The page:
Taipan toilet break led to major Black Summer fire – Australian Aviation

MRH 90 Taipans from the 5th Aviation Regiment fly in formation and deploy Soldiers to Jungle Training Wing, Tully, Queensland. (Defense, BDR Guy Sadler)

One of Black Summer’s heaviest fires was accidentally lit when the crew of a Taipan landed for an unplanned bathroom break.

The news was revealed on the first day of an inquest before the ACT Coroner’s Court looking into how the army helicopter’s searchlight started the fire.

In January 2020, the Orroral Valley bushfire burned 80 percent of Namadgi National Park (827 square km) and a fifth of Tidbinbilla Nature Reserve (14 square km).

On Monday, the investigation heard evidence from the Taipan’s commander, who cannot be named for legal reasons.

A recording was played to the court asking if the crew could land to use the bathroom.

“Are we allowed to land in some of these areas so the boys can get off and piss?” he said.

The Taipan then landed at a remote helipad that was not part of the plans for the day.

The Major then admitted he hadn’t turned off the spotlight, which can be as hot as 550C, and also said he hadn’t known the light would be that hot.

A passenger then said, “Come on, come on. We started a fire. Turn off the searchlight.”

The helicopter then returned to Canberra Airport, making a pan-pan emergency call but, most importantly, not immediately notifying anyone of the fire’s ignition or its location.

Announcing the inquiry last year, ACT Chief Coroner Lorraine Walker said: “It is in the public interest that all relevant matters regarding the cause and origin of the fire – and the actions being taken to address it react – be fully taken into account.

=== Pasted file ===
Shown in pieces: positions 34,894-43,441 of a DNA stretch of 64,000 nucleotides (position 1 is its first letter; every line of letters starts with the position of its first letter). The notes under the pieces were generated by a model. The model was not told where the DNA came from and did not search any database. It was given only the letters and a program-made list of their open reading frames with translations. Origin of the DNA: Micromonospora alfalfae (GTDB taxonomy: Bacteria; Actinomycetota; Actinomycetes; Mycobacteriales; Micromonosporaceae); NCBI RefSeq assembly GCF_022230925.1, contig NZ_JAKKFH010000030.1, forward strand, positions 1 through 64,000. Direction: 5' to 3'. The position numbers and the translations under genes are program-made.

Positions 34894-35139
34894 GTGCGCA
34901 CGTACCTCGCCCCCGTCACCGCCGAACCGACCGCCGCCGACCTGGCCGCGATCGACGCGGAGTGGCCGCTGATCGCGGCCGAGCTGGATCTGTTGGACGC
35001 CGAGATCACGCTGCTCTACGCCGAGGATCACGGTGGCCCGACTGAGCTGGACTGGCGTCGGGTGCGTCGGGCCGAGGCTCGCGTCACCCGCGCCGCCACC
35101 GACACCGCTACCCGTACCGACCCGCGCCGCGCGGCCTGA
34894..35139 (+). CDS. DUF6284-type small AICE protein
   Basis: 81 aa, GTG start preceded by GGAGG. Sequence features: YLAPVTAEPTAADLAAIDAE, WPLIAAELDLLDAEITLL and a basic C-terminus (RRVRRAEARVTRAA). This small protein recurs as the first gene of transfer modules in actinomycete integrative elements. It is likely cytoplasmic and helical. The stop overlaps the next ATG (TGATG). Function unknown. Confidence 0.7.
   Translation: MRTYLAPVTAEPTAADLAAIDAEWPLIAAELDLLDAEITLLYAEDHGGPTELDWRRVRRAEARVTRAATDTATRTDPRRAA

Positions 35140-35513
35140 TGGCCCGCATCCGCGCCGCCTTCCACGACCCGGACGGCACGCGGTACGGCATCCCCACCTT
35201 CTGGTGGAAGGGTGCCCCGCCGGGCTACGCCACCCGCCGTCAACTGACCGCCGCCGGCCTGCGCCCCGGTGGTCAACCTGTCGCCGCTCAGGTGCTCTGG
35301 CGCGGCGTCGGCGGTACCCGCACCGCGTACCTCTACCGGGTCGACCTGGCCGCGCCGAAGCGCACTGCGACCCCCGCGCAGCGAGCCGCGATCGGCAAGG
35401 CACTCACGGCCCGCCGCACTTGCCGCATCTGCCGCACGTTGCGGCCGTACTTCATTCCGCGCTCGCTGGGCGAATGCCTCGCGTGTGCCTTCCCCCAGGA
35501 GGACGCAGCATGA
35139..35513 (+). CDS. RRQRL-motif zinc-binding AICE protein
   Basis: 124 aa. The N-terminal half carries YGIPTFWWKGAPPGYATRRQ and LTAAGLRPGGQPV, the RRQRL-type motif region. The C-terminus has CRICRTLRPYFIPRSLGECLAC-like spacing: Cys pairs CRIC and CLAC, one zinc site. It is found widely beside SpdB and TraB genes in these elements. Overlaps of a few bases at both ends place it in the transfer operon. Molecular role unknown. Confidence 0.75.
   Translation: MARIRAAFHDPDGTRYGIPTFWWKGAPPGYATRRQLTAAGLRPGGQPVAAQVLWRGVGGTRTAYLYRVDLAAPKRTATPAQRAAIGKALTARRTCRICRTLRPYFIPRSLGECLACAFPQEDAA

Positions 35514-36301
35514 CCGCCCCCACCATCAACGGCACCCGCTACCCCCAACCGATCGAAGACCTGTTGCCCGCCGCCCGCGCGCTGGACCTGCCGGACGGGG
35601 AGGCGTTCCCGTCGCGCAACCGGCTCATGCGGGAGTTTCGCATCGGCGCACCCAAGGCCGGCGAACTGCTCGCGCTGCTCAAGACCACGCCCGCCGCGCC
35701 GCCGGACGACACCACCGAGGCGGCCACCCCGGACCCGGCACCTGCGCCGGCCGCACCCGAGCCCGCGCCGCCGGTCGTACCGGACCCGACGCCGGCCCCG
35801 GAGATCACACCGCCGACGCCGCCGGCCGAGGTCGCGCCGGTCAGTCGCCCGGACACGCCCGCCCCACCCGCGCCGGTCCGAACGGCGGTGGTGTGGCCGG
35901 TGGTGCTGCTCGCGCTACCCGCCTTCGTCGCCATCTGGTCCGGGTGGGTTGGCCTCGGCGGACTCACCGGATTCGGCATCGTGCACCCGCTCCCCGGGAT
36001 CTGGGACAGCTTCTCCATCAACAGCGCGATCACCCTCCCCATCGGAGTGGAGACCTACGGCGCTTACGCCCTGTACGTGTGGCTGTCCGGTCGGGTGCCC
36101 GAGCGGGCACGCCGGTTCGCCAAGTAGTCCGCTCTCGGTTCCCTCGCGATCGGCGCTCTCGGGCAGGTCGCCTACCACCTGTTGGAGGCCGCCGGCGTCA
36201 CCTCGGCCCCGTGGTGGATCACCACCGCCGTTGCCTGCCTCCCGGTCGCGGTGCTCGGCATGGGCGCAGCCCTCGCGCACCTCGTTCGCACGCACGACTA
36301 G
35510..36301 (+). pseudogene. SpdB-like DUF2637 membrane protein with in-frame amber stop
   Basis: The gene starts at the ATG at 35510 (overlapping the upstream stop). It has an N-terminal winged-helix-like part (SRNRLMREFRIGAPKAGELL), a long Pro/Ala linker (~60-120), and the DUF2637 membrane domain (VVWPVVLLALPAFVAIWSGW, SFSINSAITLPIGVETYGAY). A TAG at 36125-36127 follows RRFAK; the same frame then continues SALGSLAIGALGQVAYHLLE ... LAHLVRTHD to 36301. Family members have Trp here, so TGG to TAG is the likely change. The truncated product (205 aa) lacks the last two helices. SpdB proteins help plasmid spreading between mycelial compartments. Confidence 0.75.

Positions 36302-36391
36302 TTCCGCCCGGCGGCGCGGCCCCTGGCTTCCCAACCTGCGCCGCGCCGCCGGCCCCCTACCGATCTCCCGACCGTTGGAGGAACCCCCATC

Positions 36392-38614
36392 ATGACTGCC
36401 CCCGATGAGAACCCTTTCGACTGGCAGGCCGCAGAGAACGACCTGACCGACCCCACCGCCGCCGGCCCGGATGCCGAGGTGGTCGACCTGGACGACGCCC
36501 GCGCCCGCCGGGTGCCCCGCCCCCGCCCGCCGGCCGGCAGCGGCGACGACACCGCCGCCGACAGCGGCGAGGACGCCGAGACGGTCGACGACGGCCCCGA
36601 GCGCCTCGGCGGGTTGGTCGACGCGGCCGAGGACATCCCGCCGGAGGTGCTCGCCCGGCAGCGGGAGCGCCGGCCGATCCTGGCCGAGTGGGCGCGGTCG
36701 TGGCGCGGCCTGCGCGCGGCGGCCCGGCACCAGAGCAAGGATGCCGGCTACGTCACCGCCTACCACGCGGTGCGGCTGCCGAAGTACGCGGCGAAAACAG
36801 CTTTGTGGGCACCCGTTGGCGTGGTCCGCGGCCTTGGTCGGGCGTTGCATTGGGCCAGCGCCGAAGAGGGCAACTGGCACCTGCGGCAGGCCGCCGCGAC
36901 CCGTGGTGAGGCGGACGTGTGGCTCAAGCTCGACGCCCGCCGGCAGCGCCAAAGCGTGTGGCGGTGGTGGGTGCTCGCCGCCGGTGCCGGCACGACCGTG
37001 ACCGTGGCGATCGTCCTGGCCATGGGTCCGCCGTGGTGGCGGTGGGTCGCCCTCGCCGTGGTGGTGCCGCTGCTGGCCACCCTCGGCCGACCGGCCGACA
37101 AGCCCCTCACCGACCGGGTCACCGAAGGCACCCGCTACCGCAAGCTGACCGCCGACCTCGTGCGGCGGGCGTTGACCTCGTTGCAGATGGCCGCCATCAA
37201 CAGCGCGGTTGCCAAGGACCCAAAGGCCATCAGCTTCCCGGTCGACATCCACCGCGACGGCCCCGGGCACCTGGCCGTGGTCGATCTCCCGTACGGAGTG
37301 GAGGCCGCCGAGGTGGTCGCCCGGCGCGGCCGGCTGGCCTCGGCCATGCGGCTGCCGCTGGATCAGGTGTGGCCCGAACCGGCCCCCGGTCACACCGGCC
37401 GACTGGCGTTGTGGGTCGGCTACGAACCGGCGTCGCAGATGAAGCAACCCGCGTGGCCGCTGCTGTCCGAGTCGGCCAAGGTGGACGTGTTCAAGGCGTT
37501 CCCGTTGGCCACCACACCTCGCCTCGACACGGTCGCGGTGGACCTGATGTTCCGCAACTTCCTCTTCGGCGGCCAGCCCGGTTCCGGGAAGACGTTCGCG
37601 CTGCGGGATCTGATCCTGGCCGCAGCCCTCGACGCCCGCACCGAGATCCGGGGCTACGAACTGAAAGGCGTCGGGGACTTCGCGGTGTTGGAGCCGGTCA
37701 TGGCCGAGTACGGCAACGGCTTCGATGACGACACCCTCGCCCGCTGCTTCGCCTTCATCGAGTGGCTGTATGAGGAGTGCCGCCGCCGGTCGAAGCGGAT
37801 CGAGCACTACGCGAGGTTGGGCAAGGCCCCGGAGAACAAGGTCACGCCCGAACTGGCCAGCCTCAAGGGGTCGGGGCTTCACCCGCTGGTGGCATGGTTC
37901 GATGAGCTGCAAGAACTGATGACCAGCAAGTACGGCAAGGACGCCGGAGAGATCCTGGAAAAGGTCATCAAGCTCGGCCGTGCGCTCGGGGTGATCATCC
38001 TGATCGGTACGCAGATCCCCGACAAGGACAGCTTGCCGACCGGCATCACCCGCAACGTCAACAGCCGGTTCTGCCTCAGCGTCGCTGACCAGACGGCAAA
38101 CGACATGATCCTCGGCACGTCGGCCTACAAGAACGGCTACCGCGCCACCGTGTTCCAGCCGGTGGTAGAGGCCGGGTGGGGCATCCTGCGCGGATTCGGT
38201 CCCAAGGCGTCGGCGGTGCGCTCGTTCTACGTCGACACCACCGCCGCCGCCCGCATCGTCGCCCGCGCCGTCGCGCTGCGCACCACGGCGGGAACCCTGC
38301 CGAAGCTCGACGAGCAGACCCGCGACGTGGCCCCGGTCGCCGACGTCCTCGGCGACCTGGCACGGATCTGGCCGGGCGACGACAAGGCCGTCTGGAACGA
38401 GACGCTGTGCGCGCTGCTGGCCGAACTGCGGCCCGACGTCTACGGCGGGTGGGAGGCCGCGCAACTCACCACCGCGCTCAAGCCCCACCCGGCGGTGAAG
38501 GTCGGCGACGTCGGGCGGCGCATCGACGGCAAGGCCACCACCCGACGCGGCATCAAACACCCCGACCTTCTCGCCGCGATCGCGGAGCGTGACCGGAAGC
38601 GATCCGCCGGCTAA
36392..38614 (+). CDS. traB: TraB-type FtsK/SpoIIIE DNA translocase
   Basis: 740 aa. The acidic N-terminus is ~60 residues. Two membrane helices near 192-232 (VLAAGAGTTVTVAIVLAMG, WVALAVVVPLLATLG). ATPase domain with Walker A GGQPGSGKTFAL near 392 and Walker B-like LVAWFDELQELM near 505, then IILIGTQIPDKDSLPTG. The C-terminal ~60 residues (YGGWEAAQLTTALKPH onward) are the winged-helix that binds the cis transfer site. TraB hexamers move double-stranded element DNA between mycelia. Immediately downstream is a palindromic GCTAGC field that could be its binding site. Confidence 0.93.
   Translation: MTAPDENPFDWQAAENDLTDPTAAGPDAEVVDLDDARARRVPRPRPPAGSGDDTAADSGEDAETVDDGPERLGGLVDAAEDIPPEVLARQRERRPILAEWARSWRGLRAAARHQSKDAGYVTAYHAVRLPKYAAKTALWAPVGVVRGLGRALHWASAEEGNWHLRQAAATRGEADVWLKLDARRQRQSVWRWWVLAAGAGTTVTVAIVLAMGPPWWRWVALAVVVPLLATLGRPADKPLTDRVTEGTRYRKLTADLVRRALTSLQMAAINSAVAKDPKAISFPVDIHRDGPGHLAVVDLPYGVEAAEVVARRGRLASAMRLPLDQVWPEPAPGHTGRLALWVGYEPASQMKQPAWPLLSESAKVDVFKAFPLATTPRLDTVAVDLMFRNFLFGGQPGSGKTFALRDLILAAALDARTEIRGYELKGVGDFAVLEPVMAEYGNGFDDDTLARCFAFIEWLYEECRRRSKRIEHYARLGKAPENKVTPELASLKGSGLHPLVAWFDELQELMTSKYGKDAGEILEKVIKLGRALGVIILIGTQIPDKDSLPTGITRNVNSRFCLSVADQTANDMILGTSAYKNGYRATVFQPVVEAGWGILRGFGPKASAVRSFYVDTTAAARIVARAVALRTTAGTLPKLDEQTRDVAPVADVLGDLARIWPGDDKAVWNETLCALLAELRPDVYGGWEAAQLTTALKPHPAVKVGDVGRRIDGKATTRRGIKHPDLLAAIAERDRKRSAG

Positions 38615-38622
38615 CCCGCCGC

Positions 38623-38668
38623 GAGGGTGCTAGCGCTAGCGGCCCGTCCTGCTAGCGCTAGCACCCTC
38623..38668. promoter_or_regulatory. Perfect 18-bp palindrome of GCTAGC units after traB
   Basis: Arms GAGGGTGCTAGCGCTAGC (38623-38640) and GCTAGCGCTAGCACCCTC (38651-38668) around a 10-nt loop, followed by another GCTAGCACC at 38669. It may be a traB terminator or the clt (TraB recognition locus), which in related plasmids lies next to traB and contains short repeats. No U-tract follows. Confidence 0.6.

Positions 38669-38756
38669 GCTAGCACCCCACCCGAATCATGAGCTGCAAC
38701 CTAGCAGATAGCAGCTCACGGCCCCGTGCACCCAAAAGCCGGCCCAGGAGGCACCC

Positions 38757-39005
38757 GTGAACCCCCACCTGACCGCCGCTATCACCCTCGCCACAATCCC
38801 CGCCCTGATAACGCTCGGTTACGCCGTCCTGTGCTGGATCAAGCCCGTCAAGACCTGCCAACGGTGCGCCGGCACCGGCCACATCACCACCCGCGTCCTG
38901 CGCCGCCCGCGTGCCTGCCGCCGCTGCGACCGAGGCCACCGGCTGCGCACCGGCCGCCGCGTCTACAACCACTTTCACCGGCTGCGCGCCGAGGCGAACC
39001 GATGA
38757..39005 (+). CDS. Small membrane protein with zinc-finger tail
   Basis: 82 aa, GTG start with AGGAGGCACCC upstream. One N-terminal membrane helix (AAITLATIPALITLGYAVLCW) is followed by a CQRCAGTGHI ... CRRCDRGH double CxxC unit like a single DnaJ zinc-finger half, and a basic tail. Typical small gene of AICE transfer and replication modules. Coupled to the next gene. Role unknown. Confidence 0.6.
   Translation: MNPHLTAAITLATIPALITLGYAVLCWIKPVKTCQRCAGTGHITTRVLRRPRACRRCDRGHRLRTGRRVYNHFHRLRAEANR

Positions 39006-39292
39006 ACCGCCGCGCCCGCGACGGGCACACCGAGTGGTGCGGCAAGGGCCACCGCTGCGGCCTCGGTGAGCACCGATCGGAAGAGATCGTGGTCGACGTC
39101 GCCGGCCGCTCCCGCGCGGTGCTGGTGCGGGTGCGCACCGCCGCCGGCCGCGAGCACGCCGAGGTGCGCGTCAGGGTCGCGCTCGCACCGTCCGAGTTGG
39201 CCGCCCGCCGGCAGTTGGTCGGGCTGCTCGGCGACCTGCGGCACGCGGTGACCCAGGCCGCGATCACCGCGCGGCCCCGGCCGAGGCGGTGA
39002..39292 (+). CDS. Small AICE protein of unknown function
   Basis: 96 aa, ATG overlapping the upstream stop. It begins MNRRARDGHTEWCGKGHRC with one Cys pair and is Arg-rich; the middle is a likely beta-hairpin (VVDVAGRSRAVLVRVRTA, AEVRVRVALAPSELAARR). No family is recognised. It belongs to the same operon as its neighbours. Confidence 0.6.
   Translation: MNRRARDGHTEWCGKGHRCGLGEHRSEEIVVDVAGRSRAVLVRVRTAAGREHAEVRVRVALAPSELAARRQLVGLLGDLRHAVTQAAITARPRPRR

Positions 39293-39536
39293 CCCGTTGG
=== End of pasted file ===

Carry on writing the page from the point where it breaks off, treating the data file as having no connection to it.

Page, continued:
“In light of the reports provided to the Government to date, I intend at this time to limit the investigation to the approximately 45 minutes between the time the fire was started and the subsequent reporting of its location to the ACT ESA. ”

Regardless, the Taipan itself has been grappling with a number of issues and continues to be “scrutinized” by the new federal government.

In September, the Royal Australian Navy (RAN) placed a second order for 12 MH-60R Seahawk/Romeo helicopters valued at over US$2.5 billion.

The new aircraft will build on the 24 aircraft acquired between 2013 and 2016 and would bring the total size of the fleet to 36.

In addition to purchasing 12 new Seahawks, the federal government is also considering purchasing 40 Black Hawks to replace its ailing fleet of 47 Taipans.

However, the deal for the Blackhawks is still unconfirmed, with incoming Secretary of Defense Richard Marles arguing the previous federal government’s commitment was “pretty hazy.”

“A process is underway that evaluates this capability in terms of what we have now and what we will need in the future. I will not anticipate that now,” he said, referring to the forthcoming review of the new federal government’s defense strategy.

Last year, the former Morrison government even went so far as to send a letter of formal notice to the United States allowing Australia to buy UH-60M Black Hawks for AU$2.79 billion.

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